For a while now (read: Since Scott Monty took the help as head of social), Ford Motor Company has been on the cutting edge of all things social.
OK, that might not be fair—let me rephrase. Ford has not been shy about taking risks and pushing the envelope when it comes to social media marketing.
So, it should come as no surprise then that they are one of the very few companies (especially larger companies outside Silicon Valley) that have dove head-first into Google+.
Yeah, that Google+. The “ghost town” you hear so much about.
What makes this situation even more compelling is the fact that almost every other big company out there is taking the exact OPPOSITE approach that Ford has chosen to take—many companies have adopted a “mirroring” strategy. That is, taking whatever content they’ve produced for Twitter and/or Facebook and simply repurposed it on Google+ for the SEO benefits.
And who could fault them for that strategy? The SEO bennies are there. Just gotta do the “mirroring.”
But apparently Ford didn’t get the memo because they are certainly not taking that approach.
What are they doing? Let’s take a look at a few of the key ways Ford is utilizing the Google+ platform:
Creating a stronger emotional tie among Ford owners and fans through brand heritage and photos
Ford (most likely) knows some of its biggest fans love the history and heritage of the company. Going way back to the Model T—and not so far back with the Mustang of the 1960s. Ford’s been around a long time, and they certainly have a lot of photo assets in those archives. And, they’re putting them to good use on Google+–a platform decidedly devoted to the big visual. Just take a look at some of these recent posts that play off the history of the company with strong visuals—they perform better from an engagement perspective than their run-of-the-mill posts every time.
The power of the GIF!
A little gif can go a long ways. Isn’t that the saying? If it isn’t, it should be. Ford sees a significant uptick in engagement every time it uses a gif on its G+ page. This post for example, about Ford Driving Skills for Life–a program devoted to helping young drivers gain driving skills–garnered 655 +1s and 36 shares. Meanwhile, anecdotally, I’d say the average post on the Ford page gets between 150-300 +1s . Are these gifs “brand approved”? Most certainly not. But, gifs do catch the eye–and as a result, usually translate into engagement. Ford gets it, as usual.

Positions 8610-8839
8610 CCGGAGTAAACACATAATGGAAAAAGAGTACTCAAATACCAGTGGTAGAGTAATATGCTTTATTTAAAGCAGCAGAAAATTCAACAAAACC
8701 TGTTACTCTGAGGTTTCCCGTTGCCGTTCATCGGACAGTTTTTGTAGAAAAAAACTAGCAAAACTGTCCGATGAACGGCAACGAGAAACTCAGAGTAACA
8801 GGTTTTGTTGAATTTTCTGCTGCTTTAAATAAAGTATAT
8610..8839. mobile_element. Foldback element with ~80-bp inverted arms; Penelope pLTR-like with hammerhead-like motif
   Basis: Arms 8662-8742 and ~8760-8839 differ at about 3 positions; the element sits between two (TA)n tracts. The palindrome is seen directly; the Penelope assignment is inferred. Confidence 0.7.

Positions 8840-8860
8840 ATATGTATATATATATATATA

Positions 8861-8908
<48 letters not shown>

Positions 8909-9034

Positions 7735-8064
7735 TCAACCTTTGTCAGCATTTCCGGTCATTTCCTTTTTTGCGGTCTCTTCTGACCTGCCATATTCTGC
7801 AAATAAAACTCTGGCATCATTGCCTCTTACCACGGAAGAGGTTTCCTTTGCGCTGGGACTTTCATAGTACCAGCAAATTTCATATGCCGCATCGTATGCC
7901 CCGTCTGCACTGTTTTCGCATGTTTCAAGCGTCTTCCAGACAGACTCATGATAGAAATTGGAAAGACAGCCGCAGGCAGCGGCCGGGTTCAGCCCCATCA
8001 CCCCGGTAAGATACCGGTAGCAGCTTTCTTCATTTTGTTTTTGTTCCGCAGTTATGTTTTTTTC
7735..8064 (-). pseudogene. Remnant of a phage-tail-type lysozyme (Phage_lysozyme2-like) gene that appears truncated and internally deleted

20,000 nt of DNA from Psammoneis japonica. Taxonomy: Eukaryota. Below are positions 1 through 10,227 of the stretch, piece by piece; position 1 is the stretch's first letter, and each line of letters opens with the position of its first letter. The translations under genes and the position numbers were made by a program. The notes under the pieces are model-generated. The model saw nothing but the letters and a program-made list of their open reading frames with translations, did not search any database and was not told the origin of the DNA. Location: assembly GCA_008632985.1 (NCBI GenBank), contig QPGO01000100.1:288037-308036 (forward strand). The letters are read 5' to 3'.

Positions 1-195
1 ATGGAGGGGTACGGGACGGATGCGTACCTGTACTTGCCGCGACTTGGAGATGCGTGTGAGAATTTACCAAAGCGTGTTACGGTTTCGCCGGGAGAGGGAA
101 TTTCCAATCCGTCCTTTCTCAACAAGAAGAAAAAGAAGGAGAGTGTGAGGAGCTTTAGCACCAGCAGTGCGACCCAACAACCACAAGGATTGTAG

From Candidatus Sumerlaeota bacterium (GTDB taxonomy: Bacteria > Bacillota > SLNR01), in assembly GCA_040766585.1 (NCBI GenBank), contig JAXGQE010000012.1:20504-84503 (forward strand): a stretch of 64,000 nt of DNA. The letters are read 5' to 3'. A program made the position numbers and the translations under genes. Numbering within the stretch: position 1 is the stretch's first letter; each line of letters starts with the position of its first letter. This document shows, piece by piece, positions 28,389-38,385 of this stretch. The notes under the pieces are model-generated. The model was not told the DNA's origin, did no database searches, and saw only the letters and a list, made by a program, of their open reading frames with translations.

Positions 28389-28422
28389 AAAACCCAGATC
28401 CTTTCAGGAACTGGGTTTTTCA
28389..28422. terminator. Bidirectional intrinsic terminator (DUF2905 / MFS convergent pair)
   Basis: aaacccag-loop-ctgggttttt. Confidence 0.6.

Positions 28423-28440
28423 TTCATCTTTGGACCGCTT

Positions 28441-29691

Experimenting with Google+ Hangouts
What’s interesting about the most recent Google+ Hangout Ford hosted is…they didn’t host it. The folks from Trip Pundit did (Nick Aster, specifically). In fact, Ford didn’t even post the video on YouTube–again, Trip Pundit did. But, they did promote it via Google+ and had a Ford representative on the chat. You can see what Ford is doing here–they’re experimenting with Hangouts, but taking minimal risk in doing so by being a guest of an established chat instead of starting one themselves. Nice way for Ford to dip their toes into the water to see how their community responds.
Wrapping in Google Authorship
Remember Google Authorship? That tool that allows you to claim your content and differentiate it in search results by tying it to an actual author—or person. In Ford’s case, that meant Scott Monty, who pens a variety of Ford-based content and has a massive social following online. This allows Ford to build brand and affinity THROUGH Monty (and conceivably, others like him within Ford’s walls) and all the trust and goodwill he’s built up over the years (which has been a lot, if you’ve been paying attention). Probably not a huge deal for Ford, but it’s an easy thing to do (for Scott, at least) that builds more awareness and trust for the brand.
What’s next? I’m willing to bet Ford may be one of the first brands to go “all in” on +Post ads soon as well. Just seems like a good fit for Ford–and they tend to try things out before their competitors when it comes to new tools and products.
Should be interesting to see what’s next for Ford. Know of any other brands jumping into the deep end when it comes to Google+?